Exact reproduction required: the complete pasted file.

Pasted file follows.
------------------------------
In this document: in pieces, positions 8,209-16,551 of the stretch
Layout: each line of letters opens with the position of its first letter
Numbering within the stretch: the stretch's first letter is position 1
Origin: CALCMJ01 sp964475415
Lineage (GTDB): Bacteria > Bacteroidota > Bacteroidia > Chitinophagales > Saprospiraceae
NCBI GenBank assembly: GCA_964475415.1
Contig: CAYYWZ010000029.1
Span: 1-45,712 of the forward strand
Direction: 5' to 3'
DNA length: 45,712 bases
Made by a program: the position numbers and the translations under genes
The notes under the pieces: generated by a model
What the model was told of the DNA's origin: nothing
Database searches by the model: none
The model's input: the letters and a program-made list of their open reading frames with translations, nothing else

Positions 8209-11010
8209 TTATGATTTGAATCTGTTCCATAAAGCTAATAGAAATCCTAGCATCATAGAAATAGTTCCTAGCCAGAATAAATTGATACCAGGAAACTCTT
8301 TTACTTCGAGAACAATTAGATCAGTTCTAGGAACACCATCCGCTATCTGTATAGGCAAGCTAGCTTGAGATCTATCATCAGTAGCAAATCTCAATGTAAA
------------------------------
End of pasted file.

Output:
In this document: in pieces, positions 8,209-16,551 of the stretch
Layout: each line of letters opens with the position of its first letter
Numbering within the stretch: the stretch's first letter is position 1
Origin: CALCMJ01 sp964475415
Lineage (GTDB): Bacteria > Bacteroidota > Bacteroidia > Chitinophagales > Saprospiraceae
NCBI GenBank assembly: GCA_964475415.1
Contig: CAYYWZ010000029.1
Span: 1-45,712 of the forward strand
Direction: 5' to 3'
DNA length: 45,712 bases
Made by a program: the position numbers and the translations under genes
The notes under the pieces: generated by a model
What the model was told of the DNA's origin: nothing
Database searches by the model: none
The model's input: the letters and a program-made list of their open reading frames with translations, nothing else

Positions 8209-11010
8209 TTATGATTTGAATCTGTTCCATAAAGCTAATAGAAATCCTAGCATCATAGAAATAGTTCCTAGCCAGAATAAATTGATACCAGGAAACTCTT
8301 TTACTTCGAGAACAATTAGATCAGTTCTAGGAACACCATCCGCTATCTGTATAGGCAAGCTAGCTTGAGATCTATCATCAGTAGCAAATCTCAATGTAAA